Grades: Kindergarten – Grade 3
Booking: April – June
April showers bring May flowers… and a flurry of spring cleaning! Roll up your sleeves and prepare to scrub some laundry, beat a rug, or get your hands dirty in the garden. Students will investigate the cycle of the seasons and participate in traditional settler spring activities.
Spring time was a very busy season on the farm. In this program students will learn about the seasonal nature of life on a farm. Much like today spring was a time to air out the house after a long winter. Students will have fun completing early settler chores. Carding wool, beating rugs, and washing laundry is just the beginning of the preparations of the early settler homestead. Students will tour the historic house and learn about the role of a settler child in the household.
- Use play as a means to further their learning in the areas of problem solving, mathematics, science and technology, the arts, language, and to continue developing social skills.
- Communicate effectively by listening and speaking.
- They will practice listening, speaking and responding to fellow classmates.
- Show awareness of the passage of time.
- Participate in games or experiment with toys that include counting and numbers, and require balance, co-ordination, perceptual skill and spatial awareness.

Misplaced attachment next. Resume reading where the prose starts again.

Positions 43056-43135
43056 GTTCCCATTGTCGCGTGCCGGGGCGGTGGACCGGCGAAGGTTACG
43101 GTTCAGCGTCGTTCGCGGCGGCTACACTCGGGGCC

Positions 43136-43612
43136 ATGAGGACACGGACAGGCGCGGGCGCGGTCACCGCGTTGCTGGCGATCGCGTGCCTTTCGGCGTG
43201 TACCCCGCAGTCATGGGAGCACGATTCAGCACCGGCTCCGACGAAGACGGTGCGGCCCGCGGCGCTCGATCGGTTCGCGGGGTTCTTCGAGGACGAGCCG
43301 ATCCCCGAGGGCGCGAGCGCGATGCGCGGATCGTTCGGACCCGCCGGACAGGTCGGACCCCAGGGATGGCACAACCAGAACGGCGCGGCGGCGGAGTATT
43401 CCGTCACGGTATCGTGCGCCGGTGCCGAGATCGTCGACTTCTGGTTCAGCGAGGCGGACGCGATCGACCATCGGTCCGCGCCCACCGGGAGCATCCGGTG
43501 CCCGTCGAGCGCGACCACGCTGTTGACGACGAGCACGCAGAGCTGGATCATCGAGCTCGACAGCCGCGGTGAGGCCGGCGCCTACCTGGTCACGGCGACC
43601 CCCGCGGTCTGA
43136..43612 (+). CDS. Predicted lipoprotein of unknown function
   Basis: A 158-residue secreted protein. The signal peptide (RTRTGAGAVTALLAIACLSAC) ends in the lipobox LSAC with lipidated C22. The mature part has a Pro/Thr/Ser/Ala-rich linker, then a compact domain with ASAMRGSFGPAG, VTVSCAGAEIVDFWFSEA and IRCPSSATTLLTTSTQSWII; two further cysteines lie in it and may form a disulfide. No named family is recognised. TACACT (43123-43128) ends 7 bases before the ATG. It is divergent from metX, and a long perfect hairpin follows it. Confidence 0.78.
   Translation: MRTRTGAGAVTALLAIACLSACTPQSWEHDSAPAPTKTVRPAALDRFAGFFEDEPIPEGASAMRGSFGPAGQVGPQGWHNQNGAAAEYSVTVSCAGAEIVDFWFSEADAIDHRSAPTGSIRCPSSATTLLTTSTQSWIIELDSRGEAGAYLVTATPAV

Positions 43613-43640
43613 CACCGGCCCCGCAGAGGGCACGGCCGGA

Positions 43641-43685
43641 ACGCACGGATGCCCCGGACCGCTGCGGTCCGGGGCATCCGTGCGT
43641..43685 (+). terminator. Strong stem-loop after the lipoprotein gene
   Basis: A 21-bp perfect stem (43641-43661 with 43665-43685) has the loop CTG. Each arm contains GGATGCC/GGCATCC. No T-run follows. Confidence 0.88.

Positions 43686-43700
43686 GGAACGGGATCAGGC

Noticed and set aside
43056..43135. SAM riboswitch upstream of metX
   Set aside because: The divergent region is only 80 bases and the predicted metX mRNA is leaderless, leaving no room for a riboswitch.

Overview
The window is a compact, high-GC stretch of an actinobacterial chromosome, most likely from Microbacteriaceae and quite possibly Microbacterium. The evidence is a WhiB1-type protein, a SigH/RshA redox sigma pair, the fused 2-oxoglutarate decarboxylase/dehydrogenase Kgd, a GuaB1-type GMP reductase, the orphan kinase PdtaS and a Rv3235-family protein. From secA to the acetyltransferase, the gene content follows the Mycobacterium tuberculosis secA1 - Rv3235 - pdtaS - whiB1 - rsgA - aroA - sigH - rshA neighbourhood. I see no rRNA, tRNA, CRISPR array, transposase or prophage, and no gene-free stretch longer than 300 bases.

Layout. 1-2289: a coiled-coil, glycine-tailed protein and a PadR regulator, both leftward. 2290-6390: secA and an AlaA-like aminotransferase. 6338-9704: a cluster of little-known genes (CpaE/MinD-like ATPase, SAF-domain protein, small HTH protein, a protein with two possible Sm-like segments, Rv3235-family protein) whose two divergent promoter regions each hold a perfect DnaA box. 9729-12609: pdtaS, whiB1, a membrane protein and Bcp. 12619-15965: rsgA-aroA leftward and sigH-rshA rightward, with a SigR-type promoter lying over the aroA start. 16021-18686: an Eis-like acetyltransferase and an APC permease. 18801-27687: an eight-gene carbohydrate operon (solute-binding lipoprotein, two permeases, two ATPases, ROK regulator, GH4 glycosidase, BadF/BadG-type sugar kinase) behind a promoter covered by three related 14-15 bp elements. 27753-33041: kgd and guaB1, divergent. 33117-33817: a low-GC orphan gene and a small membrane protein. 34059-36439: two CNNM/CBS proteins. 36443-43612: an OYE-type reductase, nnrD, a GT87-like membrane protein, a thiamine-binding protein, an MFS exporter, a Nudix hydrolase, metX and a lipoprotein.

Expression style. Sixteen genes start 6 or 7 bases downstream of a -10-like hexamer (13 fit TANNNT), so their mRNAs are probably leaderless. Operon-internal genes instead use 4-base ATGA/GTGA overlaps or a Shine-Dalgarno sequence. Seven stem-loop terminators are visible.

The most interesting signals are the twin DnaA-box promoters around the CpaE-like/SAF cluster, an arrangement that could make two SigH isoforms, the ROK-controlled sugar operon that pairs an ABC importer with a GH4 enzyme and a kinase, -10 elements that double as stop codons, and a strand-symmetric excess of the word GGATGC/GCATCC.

- Express their own thoughts and share experiences.
- Participate in visual arts activities using a variety of materials.
- Compare the leisure activities of the early settlers to entertainment today.
- Recognize the museum as a special place within the community and understand its function.
B3 Understanding Context: The Elements of the Local Community
- B3.1 Identify some of the natural and built features of their community by recognizing the importance and role of a museum in the community.
Science and Technology
Earth and Space Systems: Daily and Seasonal Changes
- 1.1 Assess the impact of daily and seasonal changes on human outdoor activities and identify innovations that allow for some of these activities to take place indoors out of season.
Understanding Matter and Energy
- 1.2 Describe how the everyday lives of different people and other living things would be affected if electrical energy were no longer available
Heritage and Identity Changing Family and Community Traditions
A1: Why Traditions Change
- A1.1 Compare ways in which some traditions have celebrated over multiple generations.
A3: Understanding Context: Tradition and Heritage
- A3.5 Demonstrate an understanding of simple chronology.
- A3.4 Students will describe some significant traditions and celebrations of their families, their peers and their own communities, as well as some other communities in Canada.
- A3.6 Identify ways in which heritage is passed on through various community celebrations and events
Heritage and Identity: Communities in Canada 1780 – 1850
A1. Application Life in Canada Then and Now
- A1.2: Compare some of the roles of and challenges facing the people in Canada around the beginning of the nineteenth century with those in the present day.
A2: Inquiry: Community Challenges and Adaptations
- A2.1 Formulate questions to guide investigations into some of the major challenges facing different groups and communities in Canada from 1780 – 1850.
- A2.2 Gather and organize information on major challenges facing different groups and communities and on measures taken to address these challenges, using a variety of primary and secondary sources.